Yellowstone’s Wildlife in Transition
edited by P.J. White, Robert A. Garrott, and Glenn E. Plumb
QH104.5 .Y44 Y45 2013
New Arrivals, 2nd floor
The subject of this week’s book, Yellowstone National Park, holds a special place in my heart. My two best friends and I took a road trip out to Yellowstone a couple of years after we graduated from college, and my husband and I also drove out there for our honeymoon. One of my favorite memories is driving into a small town near the edge of the park with my husband, and discovering that the town was FULL of elk. Everywhere. Laying in people’s yards, on the lawns of buildings, walking down the streets. Apparently they come to that town every year during the fall and we just happened to be there at the same time. It. Was. Awesome.
How does that story relate to the new book? Because Yellowstone’s Wildlife in Transition is about (hold on to your hats) the animals, flowers, and plants–i.e., wildlife–of Yellowstone National Park. The book includes sections on the background of the park, population dynamics and interactions among species, and communities and landscape-scale processes. The expert contributors to the book also discuss three “overriding stressors” to the park: invasive species, a warming climate, and development of unprotected lands.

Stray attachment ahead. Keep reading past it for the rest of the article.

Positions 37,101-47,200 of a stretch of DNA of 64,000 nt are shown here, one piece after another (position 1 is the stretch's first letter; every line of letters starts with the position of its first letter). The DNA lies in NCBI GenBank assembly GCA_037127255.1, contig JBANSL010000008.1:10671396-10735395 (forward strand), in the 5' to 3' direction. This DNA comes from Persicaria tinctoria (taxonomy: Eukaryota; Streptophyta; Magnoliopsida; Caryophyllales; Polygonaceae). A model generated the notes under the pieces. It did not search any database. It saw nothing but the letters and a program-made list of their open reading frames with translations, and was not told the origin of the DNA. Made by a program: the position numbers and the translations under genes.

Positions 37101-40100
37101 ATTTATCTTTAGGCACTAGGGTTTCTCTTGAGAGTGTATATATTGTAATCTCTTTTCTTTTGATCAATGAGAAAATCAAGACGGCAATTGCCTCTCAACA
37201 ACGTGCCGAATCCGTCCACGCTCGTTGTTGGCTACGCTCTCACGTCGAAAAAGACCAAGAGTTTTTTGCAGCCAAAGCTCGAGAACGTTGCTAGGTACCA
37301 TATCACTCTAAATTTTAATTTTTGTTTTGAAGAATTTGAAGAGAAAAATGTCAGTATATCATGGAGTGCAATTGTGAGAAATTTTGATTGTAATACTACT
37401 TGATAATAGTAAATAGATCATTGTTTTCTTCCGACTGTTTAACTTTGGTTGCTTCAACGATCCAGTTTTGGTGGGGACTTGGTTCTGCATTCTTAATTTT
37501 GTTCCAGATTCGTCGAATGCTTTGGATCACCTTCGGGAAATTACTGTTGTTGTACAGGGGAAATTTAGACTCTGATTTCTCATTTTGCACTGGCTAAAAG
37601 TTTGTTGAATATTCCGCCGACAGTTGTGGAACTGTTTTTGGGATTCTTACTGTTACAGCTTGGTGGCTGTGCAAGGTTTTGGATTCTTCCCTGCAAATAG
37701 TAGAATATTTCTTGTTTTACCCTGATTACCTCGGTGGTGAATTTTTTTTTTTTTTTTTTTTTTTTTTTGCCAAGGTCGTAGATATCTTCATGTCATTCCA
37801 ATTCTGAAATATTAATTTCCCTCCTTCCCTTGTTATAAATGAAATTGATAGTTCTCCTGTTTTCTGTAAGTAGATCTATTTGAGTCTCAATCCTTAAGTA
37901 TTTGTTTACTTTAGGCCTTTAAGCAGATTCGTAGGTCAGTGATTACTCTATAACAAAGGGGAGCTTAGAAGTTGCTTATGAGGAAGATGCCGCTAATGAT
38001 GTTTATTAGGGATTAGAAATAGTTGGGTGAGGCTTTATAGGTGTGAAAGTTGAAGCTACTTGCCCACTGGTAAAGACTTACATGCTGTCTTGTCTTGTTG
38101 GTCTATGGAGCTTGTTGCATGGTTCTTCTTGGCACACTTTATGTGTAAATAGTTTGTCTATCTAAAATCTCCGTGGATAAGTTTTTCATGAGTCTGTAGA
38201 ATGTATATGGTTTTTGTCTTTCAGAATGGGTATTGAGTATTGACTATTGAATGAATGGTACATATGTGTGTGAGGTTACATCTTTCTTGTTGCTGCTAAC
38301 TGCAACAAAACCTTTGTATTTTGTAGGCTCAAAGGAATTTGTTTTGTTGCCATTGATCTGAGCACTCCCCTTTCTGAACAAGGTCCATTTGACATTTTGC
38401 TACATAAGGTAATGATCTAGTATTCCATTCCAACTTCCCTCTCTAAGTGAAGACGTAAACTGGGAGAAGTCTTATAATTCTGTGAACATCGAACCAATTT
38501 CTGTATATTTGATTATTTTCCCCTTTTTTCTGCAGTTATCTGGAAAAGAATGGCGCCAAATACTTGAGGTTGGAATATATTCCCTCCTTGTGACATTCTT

The book contains photos, but unfortunately they’re all in black and white, so you don’t get the full effect of Yellowstone’s beauty. For that, view the Yellowstone webcams on the National Park Service website. For other books about Yellowstone, try a keyword search on “yellowstone national park” in the Library’s online catalog.
Even if you don’t read this book, put “take trip to Yellowstone” on your bucket list. I promise, you’ll love it.